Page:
Whose Art?

City Studies

Whose Art?

Is Suspension The Solution?

City Studies

Is Suspension The Solution?

Housing Court Help

Public Access Design

Housing Court Help

Soak It Up!

City Studies

Soak It Up!

Your Guide to Welfare in NYC

Making Policy Public

Your Guide to Welfare in NYC

Get Support in Housing Court

Making Policy Public

Get Support in Housing Court

Meet The Designer: Arthur Kim

Meet The Designer: Arthur Kim

For our latest installment of Meet the Designer, we chatted with designer Arthur Kim! Arthur collaborated with CUP and the Public Utility Law Project to create Trouble With Your Water Bill?, a guide to help New Yorkers claim their rights to access water. Get to know Arthur below!

Can you tell us a little bit more about your art and design practice?

I’m not the master at any particular skill, but I have many. I’m also not sure if I have a set artistic practice, but I like to take a more methodical and disciplined approach when it comes to designing, making sure I’m reeled into the problem at hand and providing the best reasonable answer possible rather than the most outwardly creative one. I excel within a box. I find rules to be exciting challenges rather than limitations.

Tell us about your experience with the Public Access Design Fellowship. What are some takeaways?

The most compelling thing about the PAD Fellowship was the companionship and thoughtfulness of the other fellows. The fact that there were so many other creatives who were willing to learn and design for community engagement speaks to the encouraging future that community-focused design will have.

You also collaborated with CUP and the Public Utility Law Project to create a pocket-sized guide about navigating water utility bills. What was the best part of working on Trouble With Your Water Bill?

I think the most exciting part about working on the project was learning about all the rights that New Yorkers have to access water. Coming from a low-income, first-gen, immigrant background my parents would always consult me with difficult legal documents because I was the only fluent English speaker in my family. As I was designing this project, there were so many times I wished that I had a PAD project for everything in my life.

How did collaborating with CUP impact your work moving forward?

After working with CUP and PULP, I began to think a lot about how to make print work accessible through methods of wayfinding, illustration, and info design. For my day job, I work with digital components where a lot of research is happening for accessibility as well as best practices for UI design. Print design is, in my opinion, a lot more complicated because the possibilities are endless and it’s a lot more creative as a practice. This project really challenged my design skills because it was a constant fight for space – trying to give as much room to the multiple elements on the page but also making the text readable and accessible to all visions. In design school we design within a bubble and we’re taught to experiment and create experiences that can be sometimes difficult to parse and understand for the general public. To be given the opportunity to create impactful life-changing designs really pushed me to make sure that accessible information preceded aesthetic visuals.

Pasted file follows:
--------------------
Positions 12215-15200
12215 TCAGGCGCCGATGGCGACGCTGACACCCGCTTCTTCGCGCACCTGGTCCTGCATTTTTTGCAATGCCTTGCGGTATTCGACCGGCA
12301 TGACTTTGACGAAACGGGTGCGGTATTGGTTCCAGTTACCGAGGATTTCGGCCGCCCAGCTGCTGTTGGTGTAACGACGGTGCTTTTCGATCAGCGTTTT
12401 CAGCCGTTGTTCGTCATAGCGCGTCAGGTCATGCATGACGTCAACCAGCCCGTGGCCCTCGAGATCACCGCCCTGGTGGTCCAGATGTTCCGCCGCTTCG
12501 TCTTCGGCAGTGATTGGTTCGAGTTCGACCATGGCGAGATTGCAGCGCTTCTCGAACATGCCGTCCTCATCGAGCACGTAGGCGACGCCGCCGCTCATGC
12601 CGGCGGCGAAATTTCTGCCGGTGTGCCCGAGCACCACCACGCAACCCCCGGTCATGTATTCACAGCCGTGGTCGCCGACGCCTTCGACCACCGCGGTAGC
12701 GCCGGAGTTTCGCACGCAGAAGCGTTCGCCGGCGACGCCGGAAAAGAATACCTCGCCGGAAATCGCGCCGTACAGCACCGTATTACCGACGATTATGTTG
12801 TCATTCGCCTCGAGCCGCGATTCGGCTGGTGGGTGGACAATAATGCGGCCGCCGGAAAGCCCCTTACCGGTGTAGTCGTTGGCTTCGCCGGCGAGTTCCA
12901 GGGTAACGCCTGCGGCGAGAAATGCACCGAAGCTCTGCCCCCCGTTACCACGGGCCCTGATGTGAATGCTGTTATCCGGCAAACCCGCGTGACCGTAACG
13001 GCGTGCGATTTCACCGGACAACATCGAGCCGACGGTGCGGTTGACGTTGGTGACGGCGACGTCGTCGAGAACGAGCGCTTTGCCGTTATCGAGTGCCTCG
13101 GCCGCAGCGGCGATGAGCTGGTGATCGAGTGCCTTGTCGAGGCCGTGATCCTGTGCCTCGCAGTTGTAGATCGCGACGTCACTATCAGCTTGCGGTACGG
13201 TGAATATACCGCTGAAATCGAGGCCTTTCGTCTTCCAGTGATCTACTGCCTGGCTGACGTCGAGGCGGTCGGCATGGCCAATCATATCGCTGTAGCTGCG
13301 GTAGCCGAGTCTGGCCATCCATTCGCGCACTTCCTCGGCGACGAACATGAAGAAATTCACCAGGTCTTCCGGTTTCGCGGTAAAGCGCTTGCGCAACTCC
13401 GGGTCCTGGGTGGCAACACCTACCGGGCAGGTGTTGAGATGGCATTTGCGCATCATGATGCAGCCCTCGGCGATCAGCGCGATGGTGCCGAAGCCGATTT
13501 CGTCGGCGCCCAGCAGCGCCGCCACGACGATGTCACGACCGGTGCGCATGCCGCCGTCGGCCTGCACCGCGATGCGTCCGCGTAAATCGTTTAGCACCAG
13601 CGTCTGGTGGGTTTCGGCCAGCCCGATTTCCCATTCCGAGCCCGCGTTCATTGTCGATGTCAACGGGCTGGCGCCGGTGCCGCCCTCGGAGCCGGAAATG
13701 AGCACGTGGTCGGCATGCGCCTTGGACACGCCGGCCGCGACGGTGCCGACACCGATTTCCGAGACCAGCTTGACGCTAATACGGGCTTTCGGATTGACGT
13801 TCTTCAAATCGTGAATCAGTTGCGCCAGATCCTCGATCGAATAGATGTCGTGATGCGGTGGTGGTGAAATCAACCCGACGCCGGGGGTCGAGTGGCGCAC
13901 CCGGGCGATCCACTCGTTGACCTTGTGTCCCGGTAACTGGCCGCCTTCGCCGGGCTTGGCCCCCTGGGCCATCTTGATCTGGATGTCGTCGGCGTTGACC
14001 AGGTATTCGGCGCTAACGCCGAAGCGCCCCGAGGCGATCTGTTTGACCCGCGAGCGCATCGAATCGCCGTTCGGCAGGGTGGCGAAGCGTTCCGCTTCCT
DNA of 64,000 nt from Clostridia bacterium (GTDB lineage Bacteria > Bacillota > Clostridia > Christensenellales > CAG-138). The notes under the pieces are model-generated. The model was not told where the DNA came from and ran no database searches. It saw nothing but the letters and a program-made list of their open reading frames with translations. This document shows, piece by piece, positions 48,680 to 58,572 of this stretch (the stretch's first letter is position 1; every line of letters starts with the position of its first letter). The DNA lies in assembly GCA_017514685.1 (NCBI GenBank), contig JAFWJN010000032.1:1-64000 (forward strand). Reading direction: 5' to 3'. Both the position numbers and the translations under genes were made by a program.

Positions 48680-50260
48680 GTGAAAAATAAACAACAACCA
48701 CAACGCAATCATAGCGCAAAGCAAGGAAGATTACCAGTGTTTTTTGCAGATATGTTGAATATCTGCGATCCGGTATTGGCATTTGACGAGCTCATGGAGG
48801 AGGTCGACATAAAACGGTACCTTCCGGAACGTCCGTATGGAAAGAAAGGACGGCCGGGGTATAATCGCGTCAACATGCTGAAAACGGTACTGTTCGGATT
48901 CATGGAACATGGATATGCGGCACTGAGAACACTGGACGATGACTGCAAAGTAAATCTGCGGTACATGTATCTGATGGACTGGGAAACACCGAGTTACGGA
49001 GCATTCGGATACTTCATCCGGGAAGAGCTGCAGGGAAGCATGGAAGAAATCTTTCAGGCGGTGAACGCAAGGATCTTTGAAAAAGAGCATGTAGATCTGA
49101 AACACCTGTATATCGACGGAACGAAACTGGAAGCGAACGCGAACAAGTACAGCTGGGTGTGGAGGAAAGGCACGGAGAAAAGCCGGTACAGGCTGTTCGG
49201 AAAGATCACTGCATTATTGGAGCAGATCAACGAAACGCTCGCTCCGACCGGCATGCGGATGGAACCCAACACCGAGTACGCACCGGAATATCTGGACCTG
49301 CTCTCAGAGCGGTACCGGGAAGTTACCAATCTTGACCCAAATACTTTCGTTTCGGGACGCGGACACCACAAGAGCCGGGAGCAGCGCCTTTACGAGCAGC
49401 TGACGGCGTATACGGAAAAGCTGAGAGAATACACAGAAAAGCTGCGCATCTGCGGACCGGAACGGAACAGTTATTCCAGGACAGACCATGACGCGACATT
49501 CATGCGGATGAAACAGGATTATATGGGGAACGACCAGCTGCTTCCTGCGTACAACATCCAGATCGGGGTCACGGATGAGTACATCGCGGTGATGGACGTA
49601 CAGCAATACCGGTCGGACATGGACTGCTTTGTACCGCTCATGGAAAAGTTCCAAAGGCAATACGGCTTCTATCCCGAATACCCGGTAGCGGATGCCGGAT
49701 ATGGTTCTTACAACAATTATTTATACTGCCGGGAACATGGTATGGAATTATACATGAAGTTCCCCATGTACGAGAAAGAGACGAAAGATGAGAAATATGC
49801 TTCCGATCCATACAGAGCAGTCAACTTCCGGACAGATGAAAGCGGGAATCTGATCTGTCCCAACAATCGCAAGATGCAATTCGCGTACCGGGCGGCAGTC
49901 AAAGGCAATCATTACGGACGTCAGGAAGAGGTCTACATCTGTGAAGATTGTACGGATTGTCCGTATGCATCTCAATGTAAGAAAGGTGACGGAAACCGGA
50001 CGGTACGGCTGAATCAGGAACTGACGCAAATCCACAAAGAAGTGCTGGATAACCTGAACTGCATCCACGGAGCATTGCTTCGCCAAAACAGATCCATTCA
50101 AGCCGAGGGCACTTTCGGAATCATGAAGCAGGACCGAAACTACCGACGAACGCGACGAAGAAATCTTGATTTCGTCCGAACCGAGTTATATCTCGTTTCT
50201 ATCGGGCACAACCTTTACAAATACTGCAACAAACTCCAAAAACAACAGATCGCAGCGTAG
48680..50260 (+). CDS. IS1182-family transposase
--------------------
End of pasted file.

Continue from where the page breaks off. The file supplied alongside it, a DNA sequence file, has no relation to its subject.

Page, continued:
What’s a project you’re working on now, outside of CUP, that you’re excited to reveal soon?

I’m not sure if it’ll be released anytime soon, but I’ve been working on drawing a font that’s modeled after Agatha Christie’s old painted book covers.

I first started this project after watching the murder mystery movie, Knives Out. I was mystified by the sharp, yet almost mischievous logotype, wondering if it was a pre-existing typeface – it wasn’t. The designer of the logotype had drawn inspiration from Agatha Christie’s murder mystery covers, and had crafted it for the single purpose of using it for the movie. With the goal of systemizing and digitizing the font, I’ve collected as many samples of the book covers as possible and have been working with mentors from type crit crew, a free type resource for those who want to learn type design, slowly working my way to drawing the letters for Agatha™️, the sharp and deadly typeface.

What’s your secret skill that has nothing to do with your design work?

I am secretly really good at threading eyebrows. I never learned how, I just watched my roommate thread one of my friends’ eyebrows and learned it on the spot.

Arthur Kim is a designer who graduated from RISD in 2019 with a BFA in Graphic Design. While at RISD he did a lot of product design related work but also enjoyed the occasional traditional print work. His work and interests are in mental health, immigration rights, and decolonizing empathetic design.

TGNC-NYC

Public Access Design

TGNC-NYC

Don't Bank On It

Making Policy Public

Don't Bank On It

Your School, Your Choice!

Making Policy Public

Your School, Your Choice!

Mean Streets

City Studies

Mean Streets

Shine a Light on Your Utility Rights

Making Policy Public

Shine a Light on Your Utility Rights

What You Need To Know About ACS

Making Policy Public

What You Need To Know About ACS

Rent Regulation Rights - San Francisco Edition

Making Policy Public

Rent Regulation Rights - San Francisco Edition

Shine a Light on Your Utility Rights

Making Policy Public

Shine a Light on Your Utility Rights